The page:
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Agricultural Value Chains in India

Ensuring Competitiveness, Inclusiveness, Sustainability, Scalability, and Improved Finance

Editors: Dr. Ashok Gulati, Dr. Kavery Ganguly, Dr. Harsh Wardhan

Publisher: Springer Singapore

Book Series : India Studies in Business and Economics


About this book

This open access book provides a clear holistic conceptual framework of CISS-F (competitiveness, inclusiveness, sustainability, scalability and access to finance) to analyse the efficiency of value chains of high value agricultural commodities in India. It is based on the understanding that agriculture is an integrated system that connects farming with logistics, processing and marketing. Farmer’s welfare being central to any agricultural policy makes it very pertinent to study how a value chain works and can be strengthened further to realize this policy goal. This book adds value to the existing research by studying the value chains end-to-end across a wide spectrum of agricultural commodities with the holistic lens of CISS-F. It is not enough that a value chain is competitive but not inclusive or it is competitive and inclusive but not sustainable. The issue of scalability is very critical to achieve macro gains in terms of greater farmer outreach and sectoral growth. The research undertaken here brings out some very useful insights for policymaking in terms of what needs to be done better to steer the agricultural value chains towards being more competitive, inclusive, sustainable and scalable. The value chain specific research findings help draw very nuanced policy recommendations as well as present a big picture of the future direction of policy making in agriculture.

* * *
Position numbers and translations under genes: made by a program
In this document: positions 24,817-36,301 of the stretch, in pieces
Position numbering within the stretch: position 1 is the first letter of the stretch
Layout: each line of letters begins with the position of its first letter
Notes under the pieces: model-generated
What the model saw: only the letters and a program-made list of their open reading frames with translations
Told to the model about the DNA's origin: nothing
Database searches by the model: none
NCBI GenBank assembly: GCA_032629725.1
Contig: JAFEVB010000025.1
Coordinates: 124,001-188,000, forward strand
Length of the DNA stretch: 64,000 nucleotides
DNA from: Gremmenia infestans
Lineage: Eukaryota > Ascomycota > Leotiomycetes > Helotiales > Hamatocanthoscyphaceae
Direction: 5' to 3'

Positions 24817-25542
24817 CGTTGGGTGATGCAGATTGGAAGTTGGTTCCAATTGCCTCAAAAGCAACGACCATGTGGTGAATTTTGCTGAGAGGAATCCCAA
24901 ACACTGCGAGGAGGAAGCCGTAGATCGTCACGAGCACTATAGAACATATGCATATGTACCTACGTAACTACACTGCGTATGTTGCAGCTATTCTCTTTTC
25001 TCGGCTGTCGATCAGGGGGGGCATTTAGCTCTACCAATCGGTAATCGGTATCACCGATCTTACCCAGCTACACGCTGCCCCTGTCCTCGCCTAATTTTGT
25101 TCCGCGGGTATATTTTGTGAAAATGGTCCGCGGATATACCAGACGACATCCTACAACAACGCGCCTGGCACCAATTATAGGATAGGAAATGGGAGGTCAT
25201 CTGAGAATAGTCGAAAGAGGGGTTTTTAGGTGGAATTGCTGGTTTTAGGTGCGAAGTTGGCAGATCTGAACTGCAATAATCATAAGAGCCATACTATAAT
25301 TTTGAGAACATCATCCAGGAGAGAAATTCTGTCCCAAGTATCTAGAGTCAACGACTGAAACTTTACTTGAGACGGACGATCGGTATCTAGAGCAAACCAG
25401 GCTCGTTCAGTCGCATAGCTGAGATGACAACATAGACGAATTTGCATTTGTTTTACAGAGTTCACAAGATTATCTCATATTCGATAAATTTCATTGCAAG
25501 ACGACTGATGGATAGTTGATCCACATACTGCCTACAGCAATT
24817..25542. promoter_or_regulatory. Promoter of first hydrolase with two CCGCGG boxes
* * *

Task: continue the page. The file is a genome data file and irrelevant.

Table of Contents


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Chapter 1. Introduction
India has come a long way from being a food scarce nation in the 1960s to a food surplus nation thereafter. The remarkable transformation of the agricultural sector was the result of massive improvements in productivity level owing to the Green Revolution in the case of cereals and the breakthrough that followed in few other agricultural commodities, most notably, dairying. Today, India is the largest producer of milk, pulses, banana, mango, pomegranate, papaya, lemon, okra, ginger and non-food crops like cotton and jute; the second-largest producer of rice, wheat, fruits and vegetables, tea and one of the leading producers of eggs and meat in the world. India produced 281.8 million tonnes of food grains, 307.7 million tonnes of horticulture crops, 176.5 million tonnes of milk, 96 billion eggs and 7.7 million tonnes of meat during TE 2018–19.